Second City, the world's most famous live comedy theater, is celebrating its 50th anniversary this year, which will inevitably lead to reminiscing about its past glories. Its newest sketch comedy revue, "Taming of the Flu," is a lot of fun, but falls a bit short of glory.
The company's revues take the form of six actors performing two acts' worth of written scenes followed by an improvised set. Like most of its predecessors, "Flu" puts a dual focus on both local and global events, some of the funniest moments are those that will be funniest to Chicagoans: a dialogue between two bicycle cops, a beautifully done musical number about Chicago winters, and glimpses of company member Andy St. Clair's hilariously apathetic Mayor Daley. Bits about the national scene and all its miseries, wars and economic catastrophes are a bit less effective, as they seem undeveloped and scattered. Some sketches last only 15 seconds, not enough time for their jokes to land.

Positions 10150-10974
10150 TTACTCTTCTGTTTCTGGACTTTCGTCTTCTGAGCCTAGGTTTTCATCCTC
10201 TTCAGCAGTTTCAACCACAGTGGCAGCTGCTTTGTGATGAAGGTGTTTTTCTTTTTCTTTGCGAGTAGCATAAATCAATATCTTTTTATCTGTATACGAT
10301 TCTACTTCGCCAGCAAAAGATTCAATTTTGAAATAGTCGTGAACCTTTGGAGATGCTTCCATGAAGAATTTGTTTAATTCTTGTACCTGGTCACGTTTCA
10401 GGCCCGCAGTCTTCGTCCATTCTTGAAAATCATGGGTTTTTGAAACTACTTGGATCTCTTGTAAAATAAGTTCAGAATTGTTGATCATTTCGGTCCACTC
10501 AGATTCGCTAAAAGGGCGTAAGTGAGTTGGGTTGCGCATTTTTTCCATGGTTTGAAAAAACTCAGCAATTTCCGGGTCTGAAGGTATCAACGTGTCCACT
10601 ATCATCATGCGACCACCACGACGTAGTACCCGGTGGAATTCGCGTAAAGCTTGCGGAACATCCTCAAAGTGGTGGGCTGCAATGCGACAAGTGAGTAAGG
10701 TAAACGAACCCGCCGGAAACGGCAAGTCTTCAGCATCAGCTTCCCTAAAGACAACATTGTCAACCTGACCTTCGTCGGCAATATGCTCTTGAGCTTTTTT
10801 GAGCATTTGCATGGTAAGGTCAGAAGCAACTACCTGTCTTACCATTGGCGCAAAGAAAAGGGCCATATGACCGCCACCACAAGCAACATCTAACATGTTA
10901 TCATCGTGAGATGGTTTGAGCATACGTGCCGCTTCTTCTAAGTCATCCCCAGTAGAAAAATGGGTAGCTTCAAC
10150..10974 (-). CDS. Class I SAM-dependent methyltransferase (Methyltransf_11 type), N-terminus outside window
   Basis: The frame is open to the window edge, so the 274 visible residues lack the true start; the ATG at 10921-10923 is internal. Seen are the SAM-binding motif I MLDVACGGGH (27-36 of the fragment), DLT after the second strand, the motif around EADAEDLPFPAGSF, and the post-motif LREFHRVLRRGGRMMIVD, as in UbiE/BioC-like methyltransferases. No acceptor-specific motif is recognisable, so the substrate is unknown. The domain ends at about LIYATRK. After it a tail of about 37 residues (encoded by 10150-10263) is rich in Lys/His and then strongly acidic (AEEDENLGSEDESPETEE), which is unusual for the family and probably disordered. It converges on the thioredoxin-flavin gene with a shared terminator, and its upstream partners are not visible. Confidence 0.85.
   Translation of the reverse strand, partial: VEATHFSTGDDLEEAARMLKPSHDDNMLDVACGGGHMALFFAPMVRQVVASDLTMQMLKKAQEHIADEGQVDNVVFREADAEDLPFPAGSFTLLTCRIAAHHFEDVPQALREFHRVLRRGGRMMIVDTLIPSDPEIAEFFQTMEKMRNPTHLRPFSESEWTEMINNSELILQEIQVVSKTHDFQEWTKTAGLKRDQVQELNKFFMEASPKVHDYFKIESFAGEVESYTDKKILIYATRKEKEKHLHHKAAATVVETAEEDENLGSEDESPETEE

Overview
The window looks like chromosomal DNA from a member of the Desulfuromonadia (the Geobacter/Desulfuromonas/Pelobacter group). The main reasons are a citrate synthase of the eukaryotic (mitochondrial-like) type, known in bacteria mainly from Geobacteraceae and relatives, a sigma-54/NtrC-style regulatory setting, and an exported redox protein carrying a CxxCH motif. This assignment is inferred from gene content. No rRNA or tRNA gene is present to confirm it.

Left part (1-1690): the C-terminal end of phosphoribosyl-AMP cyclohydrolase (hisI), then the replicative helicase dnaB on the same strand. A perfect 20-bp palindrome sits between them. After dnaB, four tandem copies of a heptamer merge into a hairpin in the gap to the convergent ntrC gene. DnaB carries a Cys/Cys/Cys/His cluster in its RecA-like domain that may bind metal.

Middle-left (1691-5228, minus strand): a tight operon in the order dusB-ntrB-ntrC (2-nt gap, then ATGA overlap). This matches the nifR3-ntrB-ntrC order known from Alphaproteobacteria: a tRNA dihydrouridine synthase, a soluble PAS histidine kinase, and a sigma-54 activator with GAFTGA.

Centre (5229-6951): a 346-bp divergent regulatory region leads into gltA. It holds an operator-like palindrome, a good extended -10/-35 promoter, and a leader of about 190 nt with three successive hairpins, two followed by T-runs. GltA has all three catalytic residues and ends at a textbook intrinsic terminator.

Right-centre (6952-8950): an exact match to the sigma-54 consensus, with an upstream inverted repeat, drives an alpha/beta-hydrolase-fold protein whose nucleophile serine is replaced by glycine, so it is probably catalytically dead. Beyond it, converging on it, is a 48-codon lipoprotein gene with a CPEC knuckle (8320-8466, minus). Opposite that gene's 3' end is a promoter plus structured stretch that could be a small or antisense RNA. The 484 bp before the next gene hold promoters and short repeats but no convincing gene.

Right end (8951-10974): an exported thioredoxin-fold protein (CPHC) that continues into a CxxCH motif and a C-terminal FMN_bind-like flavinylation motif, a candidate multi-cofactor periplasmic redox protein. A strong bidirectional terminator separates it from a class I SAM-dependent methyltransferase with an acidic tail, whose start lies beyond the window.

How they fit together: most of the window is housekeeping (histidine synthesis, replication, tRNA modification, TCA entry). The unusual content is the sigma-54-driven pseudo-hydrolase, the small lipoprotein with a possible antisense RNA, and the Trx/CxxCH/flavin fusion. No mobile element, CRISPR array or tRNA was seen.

Second City's last golden age came in the late 1990s, when it produced classic, thematically linked "long form" revues like "Pinata Full of Bees" and "Paradigm Lost." The company seems to have shifted away from that structure - which may well be for the best, as anything becomes formulaic eventually, but it still needs to find some fresher ways of presenting their material.
This show has a lot of laughs, to be sure, but not the kind of cathartic, mind-expanding laughs that truly great satire can produce. Still, this is a good cast, one likely to get better as time goes on.